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US Fish & Wildlife Service FieldNotes

San Bernardino NWR, Arizona Fish and Wildlife Conservation Office, and Arizona Game and Fish Department Complete Habitat Conservation Monitoring on Local Ranch

Region 2, December 4, 2012
Big Tank, one of the ponds on El Coronado Ranch.
Big Tank, one of the ponds on El Coronado Ranch. - Photo Credit: n/a

El Coronado Ranch, located in the west foothills of the Chiricahua Mountains, had an HCP initiated in 1998 for the purpose of recovery of Rio Yaqui fish. San Bernardino NWR Staff in cooperation with Arizona Fish and Wildlife Conservation Office and Arizona Game and Fish Department complete monitoring of Rio Yaqui fish on El Coronado Ranch. On October 2nd and 3rd Refuge staff along with Don Mitchell and Sharon Lashway from the Arizona Game and Fish Department, and Jeremy Voeltz from the Arizona Fish and Wildlife Office, conducted the annual HCP monitoring on the El Coronado Ranch. The monitoring is for the purpose of evaluating habitat and recovery of native Federally-listed fish that have been released on the ranch. Monitoring has taken place since 2000, with slight modifications to the protocol to better understand and evaluate the recovery of the fish.

Because of the long-term monitoring on the ranch, resource managers are gaining valuable knowledge into the life history of these fish and their responses to drought and other natural disasters such as wildfires and their effects.  The West Turkey Creek drainage, still recovering from the 2011 Horseshoe 2 Fire and its lingering effects, still has a ways to go before it will a be back to normal. This drainage was one of the hardest hit by the post-fire floods last year, the last of which was in December after a rapid snowmelt, and still shows effects from those floods in the form of the various pools located in the drainage having been filled in.

While there were floods this monsoon season, they were not near as damaging as last year’s floods. Some regrowth of vegetation on the upper slopes of the canyon helped to stabilize soils and slow run-off from monsoon rains, thereby reducing sediment loads in the creek and tanks fed directly by the creek.The drought is still having an effect on water levels on the ranch with very little winter precipitation. While there was adequate precipitation during the monsoons, it was not as beneficial to water levels in the creek, since they were so low to start with. Because there was little run-off from winter precipitation to feed tanks or the creek, the owners had to divert available water into their tanks to ensure adequate water for their operations to get them to this year’s monsoon. Then they had to continue the same practice to hold them over until next year’s monsoon. The creek was the most affected by this water manipulation, with very little water available below the diversion dam for Big Tank, and therefore little habitat for fish.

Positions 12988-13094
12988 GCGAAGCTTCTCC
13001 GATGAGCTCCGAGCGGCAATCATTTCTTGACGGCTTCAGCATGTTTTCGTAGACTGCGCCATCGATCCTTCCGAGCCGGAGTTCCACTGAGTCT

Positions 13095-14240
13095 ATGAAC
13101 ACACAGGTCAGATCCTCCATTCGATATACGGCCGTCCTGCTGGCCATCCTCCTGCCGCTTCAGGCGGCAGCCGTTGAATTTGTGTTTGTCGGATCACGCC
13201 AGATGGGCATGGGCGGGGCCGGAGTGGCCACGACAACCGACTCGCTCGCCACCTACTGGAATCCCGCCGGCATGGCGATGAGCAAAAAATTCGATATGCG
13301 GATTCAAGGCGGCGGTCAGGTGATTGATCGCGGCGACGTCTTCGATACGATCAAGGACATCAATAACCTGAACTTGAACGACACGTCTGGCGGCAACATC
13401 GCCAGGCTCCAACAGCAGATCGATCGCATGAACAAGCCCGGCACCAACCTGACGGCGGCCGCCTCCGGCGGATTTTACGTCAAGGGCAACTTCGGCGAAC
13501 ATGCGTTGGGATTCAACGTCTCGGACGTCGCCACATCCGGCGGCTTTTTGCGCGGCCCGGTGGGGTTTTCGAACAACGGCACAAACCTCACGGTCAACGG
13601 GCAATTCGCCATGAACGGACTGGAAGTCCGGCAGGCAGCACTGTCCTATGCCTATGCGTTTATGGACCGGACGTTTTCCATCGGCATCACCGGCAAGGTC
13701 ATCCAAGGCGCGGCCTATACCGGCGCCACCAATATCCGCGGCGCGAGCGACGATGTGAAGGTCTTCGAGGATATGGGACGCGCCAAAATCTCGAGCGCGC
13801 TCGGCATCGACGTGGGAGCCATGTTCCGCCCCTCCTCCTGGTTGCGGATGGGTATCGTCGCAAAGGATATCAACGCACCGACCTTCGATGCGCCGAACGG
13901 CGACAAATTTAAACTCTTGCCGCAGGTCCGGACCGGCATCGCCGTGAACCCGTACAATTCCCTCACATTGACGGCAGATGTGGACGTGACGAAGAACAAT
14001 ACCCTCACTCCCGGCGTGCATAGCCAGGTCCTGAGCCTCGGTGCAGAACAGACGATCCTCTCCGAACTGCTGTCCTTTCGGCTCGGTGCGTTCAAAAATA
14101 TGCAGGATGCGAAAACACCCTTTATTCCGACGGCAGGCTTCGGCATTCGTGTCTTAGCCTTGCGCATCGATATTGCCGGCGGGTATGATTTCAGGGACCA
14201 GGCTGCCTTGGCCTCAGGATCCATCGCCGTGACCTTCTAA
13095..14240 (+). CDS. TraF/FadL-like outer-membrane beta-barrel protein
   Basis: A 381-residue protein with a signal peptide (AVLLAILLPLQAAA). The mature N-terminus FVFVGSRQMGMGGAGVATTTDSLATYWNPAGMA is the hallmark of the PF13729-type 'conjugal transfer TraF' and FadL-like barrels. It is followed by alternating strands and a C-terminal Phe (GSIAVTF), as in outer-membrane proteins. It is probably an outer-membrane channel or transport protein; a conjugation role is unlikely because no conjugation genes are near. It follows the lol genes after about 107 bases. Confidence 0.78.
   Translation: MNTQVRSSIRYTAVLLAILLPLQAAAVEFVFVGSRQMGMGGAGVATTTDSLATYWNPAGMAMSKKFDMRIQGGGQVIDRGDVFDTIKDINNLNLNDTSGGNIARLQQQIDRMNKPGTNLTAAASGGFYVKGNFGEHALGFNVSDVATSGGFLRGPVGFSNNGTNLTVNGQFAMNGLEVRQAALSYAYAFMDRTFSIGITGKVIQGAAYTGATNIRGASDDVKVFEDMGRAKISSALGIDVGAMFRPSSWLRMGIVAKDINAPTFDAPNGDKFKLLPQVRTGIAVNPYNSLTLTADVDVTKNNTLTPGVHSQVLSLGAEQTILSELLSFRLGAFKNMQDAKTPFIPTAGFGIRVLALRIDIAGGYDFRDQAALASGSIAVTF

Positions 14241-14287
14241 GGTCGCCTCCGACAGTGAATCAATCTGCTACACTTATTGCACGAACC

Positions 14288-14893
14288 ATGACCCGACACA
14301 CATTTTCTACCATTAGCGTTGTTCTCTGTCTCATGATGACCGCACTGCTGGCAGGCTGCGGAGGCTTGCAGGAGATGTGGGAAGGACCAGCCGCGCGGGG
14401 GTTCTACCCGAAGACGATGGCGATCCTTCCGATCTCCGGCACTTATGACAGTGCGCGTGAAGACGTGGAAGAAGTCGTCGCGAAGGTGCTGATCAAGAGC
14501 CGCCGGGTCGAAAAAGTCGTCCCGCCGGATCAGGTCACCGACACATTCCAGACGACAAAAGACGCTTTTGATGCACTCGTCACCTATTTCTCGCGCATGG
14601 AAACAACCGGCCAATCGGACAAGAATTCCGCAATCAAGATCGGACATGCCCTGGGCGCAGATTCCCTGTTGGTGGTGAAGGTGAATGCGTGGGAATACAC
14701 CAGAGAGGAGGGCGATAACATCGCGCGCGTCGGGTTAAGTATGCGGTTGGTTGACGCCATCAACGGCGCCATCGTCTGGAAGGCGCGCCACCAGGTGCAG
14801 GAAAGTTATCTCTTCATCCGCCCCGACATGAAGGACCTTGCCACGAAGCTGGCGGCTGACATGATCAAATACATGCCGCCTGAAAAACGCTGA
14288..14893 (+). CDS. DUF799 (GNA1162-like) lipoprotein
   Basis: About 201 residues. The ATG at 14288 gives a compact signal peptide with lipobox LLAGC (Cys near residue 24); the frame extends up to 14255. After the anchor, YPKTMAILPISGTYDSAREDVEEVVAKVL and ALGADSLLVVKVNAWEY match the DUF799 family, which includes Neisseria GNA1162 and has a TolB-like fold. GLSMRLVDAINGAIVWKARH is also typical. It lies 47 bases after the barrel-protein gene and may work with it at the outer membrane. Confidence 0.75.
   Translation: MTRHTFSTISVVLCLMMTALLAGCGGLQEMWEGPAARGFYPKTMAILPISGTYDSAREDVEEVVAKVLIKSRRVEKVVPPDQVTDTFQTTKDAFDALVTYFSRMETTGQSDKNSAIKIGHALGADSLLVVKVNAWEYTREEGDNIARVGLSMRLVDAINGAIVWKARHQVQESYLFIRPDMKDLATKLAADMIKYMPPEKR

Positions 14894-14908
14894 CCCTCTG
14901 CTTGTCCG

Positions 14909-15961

Following the severe drought conditions that dried, or nearly dried, all of the ponds on the ranch in 2006, the Yaqui chub populations had rebounded in all four regularly sampled ponds by 2008 (Figure 5). This was a result of restocking Tennis Court and Lodge ponds in 2007, and natural dispersal to Upper and Lower Guesthouse ponds. Last year, because of the Horseshoe 2 Fire fish numbers were set back to 2006 levels. With fish being moved (last year’s monitoring and this spring) to all ponds except Tennis Court, numbers have rebounded quite well, and with the stocking of fish into Tennis Court Pond this year and the predicted continued stabilization of the upper canyon soils, fish numbers should continue to climb.

Contact Info: Christopher Lohrengel, 520-364-2104 x.106, chris_lohrengel@fws.gov